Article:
Here’s the money Americans think they need for retirement

Americans have big goals for retirement, and a new survey finds they believe they will need $1.25 million in savings to make a comfortable living in their golden years. But the disturbing truth is that most people find themselves miles from that goal, with the typical US retirement account under $87,000.

Of course, the so-called retirement gap—the difference between the amount of money people will need in later years and what they actually squirrel with—is a longstanding issue. But the gap between Americans’ long-term financial prospects and the more dire reality is widening as many today struggle to pay for even basic needs like food and shelter, let alone planning for retirement.

The latest distress signal has emerged in a new Northwestern Mutual study, an annual survey of more than 2,000 adults’ attitudes and behaviors towards money and financial planning. The analysis found that the typical American now estimates they will need $1.25 million for a comfortable retirement – ​​a 20% jump from 2021. At the same time, the average retirement account has lost 11% over that time to $86,869 this year. year.

“People are feeling financial distress right now. It’s a harder environment to save, and many have seen losses on their investments and 401,000 portfolios,” Northwestern Mutual financial advisor Tim Harrison told CBS MoneyWatch in an email.

Inflation and other factors “raise estimates that people will need to retire comfortably. So we see people pushing the age they expect to retire, and more say they’re not sure they’ll be ready when they retire. It’s time,” he added.

The findings come as more research emerges about America’s lack of preparation for retirement. According to a study published by Goldman Sachs earlier this month, only a quarter of current retirees earn enough to replace $7 out of every $10 in pre-retirement income—the usual rule of thumb for a comfortable retirement.

About half of retirees live on less than half their pre-retirement income, Goldman said, and older Americans are “particularly vulnerable” to inflation and other economic trends.

“We have a pensions problem in the US,” Greg Calnon, head of multi-asset solutions at Goldman Sachs Asset Management, said on a conference call about his findings. The US pension system “shifted responsibility from employer to employee” with the transition from pensions to 401(k)s.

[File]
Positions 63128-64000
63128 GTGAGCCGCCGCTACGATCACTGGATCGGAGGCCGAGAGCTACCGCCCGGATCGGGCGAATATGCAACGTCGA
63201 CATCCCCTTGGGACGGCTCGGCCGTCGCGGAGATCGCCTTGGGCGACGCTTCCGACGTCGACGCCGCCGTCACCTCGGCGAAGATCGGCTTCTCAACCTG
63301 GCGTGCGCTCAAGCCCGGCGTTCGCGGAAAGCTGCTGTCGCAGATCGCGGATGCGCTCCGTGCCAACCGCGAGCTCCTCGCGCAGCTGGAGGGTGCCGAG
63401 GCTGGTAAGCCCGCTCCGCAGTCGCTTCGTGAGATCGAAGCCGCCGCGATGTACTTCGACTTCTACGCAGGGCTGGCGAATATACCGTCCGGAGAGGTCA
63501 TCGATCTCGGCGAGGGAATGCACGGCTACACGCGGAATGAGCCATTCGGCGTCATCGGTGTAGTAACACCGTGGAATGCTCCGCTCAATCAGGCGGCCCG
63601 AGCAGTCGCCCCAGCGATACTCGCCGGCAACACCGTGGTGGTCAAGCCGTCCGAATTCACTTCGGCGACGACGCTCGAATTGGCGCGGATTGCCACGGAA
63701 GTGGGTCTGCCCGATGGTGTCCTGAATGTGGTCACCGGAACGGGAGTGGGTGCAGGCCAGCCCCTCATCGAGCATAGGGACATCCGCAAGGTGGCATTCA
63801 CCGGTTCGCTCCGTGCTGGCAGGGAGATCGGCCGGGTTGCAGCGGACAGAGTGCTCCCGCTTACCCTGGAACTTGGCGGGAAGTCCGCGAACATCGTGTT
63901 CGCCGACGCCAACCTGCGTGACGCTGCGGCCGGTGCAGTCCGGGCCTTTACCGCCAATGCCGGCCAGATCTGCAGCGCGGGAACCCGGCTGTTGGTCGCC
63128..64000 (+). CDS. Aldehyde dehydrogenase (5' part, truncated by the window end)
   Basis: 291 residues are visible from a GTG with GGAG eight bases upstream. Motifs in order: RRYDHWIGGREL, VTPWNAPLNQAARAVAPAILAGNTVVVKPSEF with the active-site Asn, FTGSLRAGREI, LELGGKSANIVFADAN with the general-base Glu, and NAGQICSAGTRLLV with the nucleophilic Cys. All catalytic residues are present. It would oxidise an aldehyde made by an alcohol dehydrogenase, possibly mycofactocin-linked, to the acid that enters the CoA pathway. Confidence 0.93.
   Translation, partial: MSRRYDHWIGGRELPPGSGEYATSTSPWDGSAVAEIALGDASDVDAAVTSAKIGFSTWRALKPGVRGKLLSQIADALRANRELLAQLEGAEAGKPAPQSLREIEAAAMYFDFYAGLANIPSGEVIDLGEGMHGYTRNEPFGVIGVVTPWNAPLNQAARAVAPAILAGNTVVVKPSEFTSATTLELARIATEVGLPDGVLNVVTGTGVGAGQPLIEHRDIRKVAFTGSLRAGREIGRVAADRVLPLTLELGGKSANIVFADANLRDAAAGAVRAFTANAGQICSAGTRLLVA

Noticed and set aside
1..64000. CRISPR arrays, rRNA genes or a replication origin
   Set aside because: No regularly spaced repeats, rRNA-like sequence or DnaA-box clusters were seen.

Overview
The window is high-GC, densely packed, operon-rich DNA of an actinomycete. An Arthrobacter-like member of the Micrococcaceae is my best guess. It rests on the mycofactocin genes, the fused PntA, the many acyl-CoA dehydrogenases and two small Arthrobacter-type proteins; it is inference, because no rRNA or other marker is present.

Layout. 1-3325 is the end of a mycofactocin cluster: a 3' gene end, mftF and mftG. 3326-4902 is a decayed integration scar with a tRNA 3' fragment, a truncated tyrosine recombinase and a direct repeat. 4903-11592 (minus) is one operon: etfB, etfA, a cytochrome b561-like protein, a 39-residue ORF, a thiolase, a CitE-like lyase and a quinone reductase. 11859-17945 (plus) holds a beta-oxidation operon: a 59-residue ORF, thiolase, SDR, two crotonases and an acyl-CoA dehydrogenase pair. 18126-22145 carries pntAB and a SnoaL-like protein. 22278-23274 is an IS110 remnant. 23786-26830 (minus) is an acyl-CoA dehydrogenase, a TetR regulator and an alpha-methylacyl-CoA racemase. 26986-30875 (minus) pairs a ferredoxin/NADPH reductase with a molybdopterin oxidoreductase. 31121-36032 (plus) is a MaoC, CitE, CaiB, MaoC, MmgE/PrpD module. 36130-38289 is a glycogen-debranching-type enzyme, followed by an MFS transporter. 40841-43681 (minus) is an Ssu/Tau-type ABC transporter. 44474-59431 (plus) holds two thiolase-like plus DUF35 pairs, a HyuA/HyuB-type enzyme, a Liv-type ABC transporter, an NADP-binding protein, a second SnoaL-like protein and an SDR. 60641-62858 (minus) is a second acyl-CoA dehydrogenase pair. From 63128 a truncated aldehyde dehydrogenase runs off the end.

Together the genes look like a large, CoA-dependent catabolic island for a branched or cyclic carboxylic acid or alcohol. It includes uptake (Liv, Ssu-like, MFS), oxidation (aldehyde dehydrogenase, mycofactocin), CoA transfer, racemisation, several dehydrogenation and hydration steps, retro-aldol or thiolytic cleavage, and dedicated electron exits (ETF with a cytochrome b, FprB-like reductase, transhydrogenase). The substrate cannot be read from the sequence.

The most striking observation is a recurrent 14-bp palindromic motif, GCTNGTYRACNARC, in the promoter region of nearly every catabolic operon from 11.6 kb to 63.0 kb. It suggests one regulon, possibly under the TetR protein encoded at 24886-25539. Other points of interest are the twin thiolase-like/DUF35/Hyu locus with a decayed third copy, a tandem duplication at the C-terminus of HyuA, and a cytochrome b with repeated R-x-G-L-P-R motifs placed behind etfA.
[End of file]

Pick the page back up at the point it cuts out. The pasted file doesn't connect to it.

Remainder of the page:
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Workers are dealing with “very high market volatility and longer life expectancies,” he added. “It’s a tough mix for individuals to navigate.”

The general rule for retirees is to withdraw no more than 4% of their annual 401(k) and other savings, meaning a $1.25 million retirement account will generate an annual income of $50,000. An $87,000 retirement account will provide about $3,500 per year.

big illusion

Northwestern Mutual said that 4 in 10 Americans think they won’t be ready to retire. As a result, Americans who were 62.6 years old last year now say they plan to retire at 64.

Yet the real experience of retirees shows that many Americans will have little choice when they retire. Goldman’s survey of people who are now retired found that 56% left the workforce ahead of schedule. And nearly half said they retired for reasons beyond their control, such as health issues, losing their job or needing to care for family members. According to the study, only 7% said they retired because they had enough money.

Goldman’s experts said young workers must also save for retirement while dealing with raising children, caring for elderly parents and the rising cost of living. Such a “vortex of competing financial needs can derail retirement readiness,” said Mike Moran, senior retirement strategist at Goldman Sachs Asset Management. “This is the new reality for retirement savers.”

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